BIG Cinemas Towne 3

1433 The Alameda,
San Jose, CA 95126

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Showing 1 - 25 of 35 comments

Mikeyisirish
Mikeyisirish on December 8, 2012 at 12:55 pm

A 2010 photo can be seen here.

GaryParks
GaryParks on October 13, 2010 at 8:48 am

Recently a fellow researcher and I stumbled upon a beautiful nighttime photo in the archives at San Jose State, which shows this theatre when it was newly minted as the Towne in the early 50s. It is a nighttime shot, and it shows that the marquee once had a little extra bit of metal sculpture—with neon—above the still-remaining curling neon at the marquee’s point. Also, the painted detailing which once decorated the floral metal sculpture on the facade is clearly visible, and shows that originally, this scuplture only had neon behind it, which glowed indirectly from around the sculpture’s edges, as remained the case until a lot of extra neon was added in recent years.
Finally, the box office which once stood to the Right of the entrance (marked today by a patch of concrete amid the terrazzo) is clearly visible.

John Fink
John Fink on May 18, 2010 at 2:37 am

Link doesn’t work – at least they’ve stopped lying to people by calling it a 6-plex!

michaelspaeth
michaelspaeth on February 24, 2010 at 7:30 am

Since the marquee is historic, the name of the theatre has returned to Towne with the grand re-opening. It is now monikered “BIG Cinemas Towne 3”. The interior has been completely renovated…

Pictures available here:

photos.imc6.com

Scott Neff
Scott Neff on January 4, 2010 at 7:49 am

I believe the IMC6 was the name of a previous 6 screen theatre the company ran. I’ve seen it happen a few times with the Bollywood Theatres where they change venues but keep the same name because it became so identified with the original theatre. Perhaps it’s a way of saying “Hey – it’s still us – not some other people – you can trust us!”.

The NAZ8 (at the old GCC Fremont Hub 8) kept their name NAZ8 even when they moved to an old Super Saver 7 down the road in Fremont, CA. I think the IMC6 comes from an old UA house in Lakewood, CA.

John Fink
John Fink on January 4, 2010 at 7:34 am

Anybody else find it unreasonably stupid the theater is called the IMC6 – an acronym for Indian Movie Center 6 when it only has 3 theaters?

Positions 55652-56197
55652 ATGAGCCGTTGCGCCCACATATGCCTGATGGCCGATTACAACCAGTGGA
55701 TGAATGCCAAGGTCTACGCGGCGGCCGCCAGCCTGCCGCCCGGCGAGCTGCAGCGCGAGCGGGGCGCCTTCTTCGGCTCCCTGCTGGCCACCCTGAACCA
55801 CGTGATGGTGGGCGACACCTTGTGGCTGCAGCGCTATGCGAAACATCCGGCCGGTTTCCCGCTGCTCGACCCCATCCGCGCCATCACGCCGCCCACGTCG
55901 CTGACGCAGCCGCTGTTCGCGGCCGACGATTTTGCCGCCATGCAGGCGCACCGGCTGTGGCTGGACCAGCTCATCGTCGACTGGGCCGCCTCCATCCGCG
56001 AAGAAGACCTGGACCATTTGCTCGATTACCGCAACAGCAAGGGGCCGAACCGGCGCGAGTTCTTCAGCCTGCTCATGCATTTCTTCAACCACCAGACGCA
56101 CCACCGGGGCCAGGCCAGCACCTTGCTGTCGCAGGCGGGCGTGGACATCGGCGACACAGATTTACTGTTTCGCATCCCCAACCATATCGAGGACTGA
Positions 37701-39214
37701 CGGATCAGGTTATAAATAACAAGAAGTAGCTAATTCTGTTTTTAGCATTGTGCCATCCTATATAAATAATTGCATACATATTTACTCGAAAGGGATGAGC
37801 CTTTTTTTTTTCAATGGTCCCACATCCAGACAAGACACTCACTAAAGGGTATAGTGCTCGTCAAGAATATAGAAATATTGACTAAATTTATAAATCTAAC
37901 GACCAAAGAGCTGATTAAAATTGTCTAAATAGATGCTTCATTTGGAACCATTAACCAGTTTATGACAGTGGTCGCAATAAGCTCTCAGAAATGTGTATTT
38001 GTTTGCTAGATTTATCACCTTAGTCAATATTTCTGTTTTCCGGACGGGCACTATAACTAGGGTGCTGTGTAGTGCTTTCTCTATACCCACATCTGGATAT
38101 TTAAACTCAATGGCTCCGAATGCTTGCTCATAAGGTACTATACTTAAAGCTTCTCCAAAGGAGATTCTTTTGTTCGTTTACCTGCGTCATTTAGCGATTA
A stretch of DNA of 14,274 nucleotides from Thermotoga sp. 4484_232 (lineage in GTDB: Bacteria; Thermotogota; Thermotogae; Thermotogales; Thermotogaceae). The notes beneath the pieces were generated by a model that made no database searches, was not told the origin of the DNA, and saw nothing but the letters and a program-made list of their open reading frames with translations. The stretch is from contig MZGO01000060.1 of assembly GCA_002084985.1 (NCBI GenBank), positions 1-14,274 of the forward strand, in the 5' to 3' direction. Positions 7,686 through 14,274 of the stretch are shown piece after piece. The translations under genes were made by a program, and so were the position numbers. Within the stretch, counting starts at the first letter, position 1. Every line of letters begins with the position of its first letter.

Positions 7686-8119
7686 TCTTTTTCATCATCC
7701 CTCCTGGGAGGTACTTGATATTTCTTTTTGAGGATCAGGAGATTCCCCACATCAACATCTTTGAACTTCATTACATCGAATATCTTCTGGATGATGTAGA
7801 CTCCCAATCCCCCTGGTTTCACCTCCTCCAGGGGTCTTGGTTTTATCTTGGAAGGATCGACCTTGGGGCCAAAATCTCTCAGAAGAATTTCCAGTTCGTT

CSWalczak
CSWalczak on December 25, 2009 at 12:48 pm

The theater is now under new ownership and should be listed as BIG Cinemas San Jose. In addition, there should be another aka: IMC6. See story here: View link

kencmcintyre
kencmcintyre on October 26, 2009 at 11:21 am

This article about Bollywood was in the LA Times today:
http://tinyurl.com/yg63gn3

glenwelden
glenwelden on April 13, 2009 at 6:23 am

Glen Welden & Associates has just completed the neon restoration of the marquee for The Towne Theatre. An extensive process involving 140 man hours, multiple neon tube and wiring replacements as well as the removal of over 350+ pounds of used transformers, wiring and bird refuse from the roof of the marquee structure. The decorative wall neon was replaced and the original four point flasher unit was restored to allow the “chasing” of the red and white neon up the facade of the theatre.
Many thanks to Danny Colburn of Associated Sign, Hayward California, for his exhaustive work on the marquee.
Glen Welden & Associates is the exclusive United States Re-Imaging firm for Phoenix Adlabs Theatre Group located in Mombi, India. Adlabs was the production firm for “Slum Dog Millionaire”, a recipient of 8 Academy Awards.
The Paletta Group, Atlanta Georgia is the U.S. Distribution firm for Adlabs.
Thanks to Adlabs for thier appreciation and support in the restoration of The Towne Theatre Marquee.
Photos of the restoration can be viewed at www/facebook.com/album/glenwelden

kencmcintyre
kencmcintyre on December 11, 2008 at 4:28 pm

Here is an item in Boxoffice magazine, April 1950:

SAN JOSE, CALIF-The Harvey Amusement Company has purchased the Hester Theater here from Milton and Kirk Samis. The circuit plans a $10,000 remodeling job. The building which houses the theater was sold last year for $100,000 to E.H. Emmick of San Francisco. The late Milton Samis Sr., father of Milton and Kirk, operated the theater for more than 20 years. O.B. Caldwell is the Hester’s new manager.

Wurlitzer1773
Wurlitzer1773 on October 20, 2008 at 2:04 pm